Wednesday, November 11, 2015

Guest Post: Harding McFadden: The Great Detective

It's my pleasure to host Harding McFadden for a guest post today about The Great Detective. His story is part of the new anthology An Improbable Truth: The Paranormal Adventures of Sherlock Holmes, edited by A.C. Thompson.

The Great Detective
Harding McFadden

I suppose for everyone who has read of the Great Detective, there will always be that one actor, that one giant among the legions, who is Holmes. For me, it was always Jeremy Brett. The voice, the mannerisms. It was like the first time that I saw Michael Gambon play Maigret: there could simply be no other. Brett owned the part, and after the first time seeing him perform it, I could not read Doyle’s stories without hearing the dialogue spoken in that voice.

When I was hardly a child, maybe eight or ten years old, my uncle gave me a copy of a Holmes collection full of great stories, and accompanied by wonderful illustrations. I fell in, and like so many others, never fully climbed out. There was passion, intrigue, mystery, and a sense of family between these two men that went beyond the words used. Like so much of what I read and watch and write, it is the family that stays with me.

At the heart of my little attempt at a Holmes tribute is this theme of family. (In honesty, if you have had the misfortune to read any of my other, few published stories, this theme is always present. You can blame my wife and children for this: upon their arrival, all of my priorities shifted. I have never been so happy.) The narrator of the piece is Watson’s daughter, and through her words, I have tried to express her love of her parents, as well as the grumpy old genius that she shares her life with.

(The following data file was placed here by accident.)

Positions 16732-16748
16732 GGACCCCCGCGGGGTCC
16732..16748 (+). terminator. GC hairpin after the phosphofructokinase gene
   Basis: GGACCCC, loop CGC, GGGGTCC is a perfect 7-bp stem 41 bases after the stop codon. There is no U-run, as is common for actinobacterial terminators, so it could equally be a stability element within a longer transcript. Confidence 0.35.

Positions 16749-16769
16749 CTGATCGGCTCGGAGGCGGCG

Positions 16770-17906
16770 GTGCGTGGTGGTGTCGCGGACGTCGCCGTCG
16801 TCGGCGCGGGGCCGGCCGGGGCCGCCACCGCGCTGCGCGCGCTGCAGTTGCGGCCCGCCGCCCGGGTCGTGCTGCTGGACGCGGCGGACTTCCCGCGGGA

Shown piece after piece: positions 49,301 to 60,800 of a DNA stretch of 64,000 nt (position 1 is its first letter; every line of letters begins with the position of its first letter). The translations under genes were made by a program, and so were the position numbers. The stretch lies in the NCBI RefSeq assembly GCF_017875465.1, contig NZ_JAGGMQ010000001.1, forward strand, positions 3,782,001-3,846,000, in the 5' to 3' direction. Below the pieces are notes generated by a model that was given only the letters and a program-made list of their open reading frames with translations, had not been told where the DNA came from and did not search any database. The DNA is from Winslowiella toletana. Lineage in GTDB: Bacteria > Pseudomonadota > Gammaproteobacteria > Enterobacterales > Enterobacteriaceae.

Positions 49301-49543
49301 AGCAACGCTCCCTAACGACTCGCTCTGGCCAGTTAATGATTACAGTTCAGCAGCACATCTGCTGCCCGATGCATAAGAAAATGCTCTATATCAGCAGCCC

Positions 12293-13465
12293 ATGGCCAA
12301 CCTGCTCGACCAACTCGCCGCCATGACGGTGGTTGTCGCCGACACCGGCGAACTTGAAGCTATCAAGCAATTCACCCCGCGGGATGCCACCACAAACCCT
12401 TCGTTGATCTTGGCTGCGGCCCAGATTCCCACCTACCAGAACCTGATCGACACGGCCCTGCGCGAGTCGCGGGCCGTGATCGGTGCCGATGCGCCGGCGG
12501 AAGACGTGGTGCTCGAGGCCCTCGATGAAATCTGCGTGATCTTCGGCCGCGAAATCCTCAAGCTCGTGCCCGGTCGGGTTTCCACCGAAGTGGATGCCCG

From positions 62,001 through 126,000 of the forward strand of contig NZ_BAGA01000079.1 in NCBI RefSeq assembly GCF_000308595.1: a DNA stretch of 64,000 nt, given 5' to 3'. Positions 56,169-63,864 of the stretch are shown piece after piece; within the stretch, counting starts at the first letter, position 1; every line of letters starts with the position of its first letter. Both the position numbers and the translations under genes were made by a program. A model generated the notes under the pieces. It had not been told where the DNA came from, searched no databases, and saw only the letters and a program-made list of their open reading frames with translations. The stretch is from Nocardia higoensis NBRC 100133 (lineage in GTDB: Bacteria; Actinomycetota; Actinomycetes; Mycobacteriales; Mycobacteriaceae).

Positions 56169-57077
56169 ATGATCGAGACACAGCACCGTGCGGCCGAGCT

This is my second time working inside Doyle’s world. About a year ago, if that long, I placed a story in a collection of Professor Challenger tales. When outlining that one (I needn’t have bothered, as the finished product came out very different than the outline, regardless of the wasted hours and days of research), I came to the early conclusion that I simply was not talented enough to emulate the narrative style that Doyle had created. To get past this limit to my ounce of talent, I opted to create another narrator, to tell the story in my own way, without having to step on the fingers of a giant. Likewise, with this Holmes story, I have opted to do the same.

For as long as Holmes and his adventures have been in my life, I have likewise read horror. Initially, the cheap, easy to copy splatter of 80’s cinema, then as my taste became more refined (see: stuck-up), I began to dwell on horror that actually affected me. Any fool with paper and pen can write something grizzly and disgusting and call it horror. It isn’t. It’s just disgusting. Not to say that there is no place for disgusting stories, but I can hardly call them horror. For me, horror is something that creeps in and takes a nap in your subconscious, waiting until just the right time to wake you from a sound sleep, bursting out in cold sweat, with no chance of sleep returning that night. This is hard. I suppose that’s why when I come across one, I hold onto it for dear life. F. Paul Wilson’s epically creeps “Foet” leaps immediately to mind.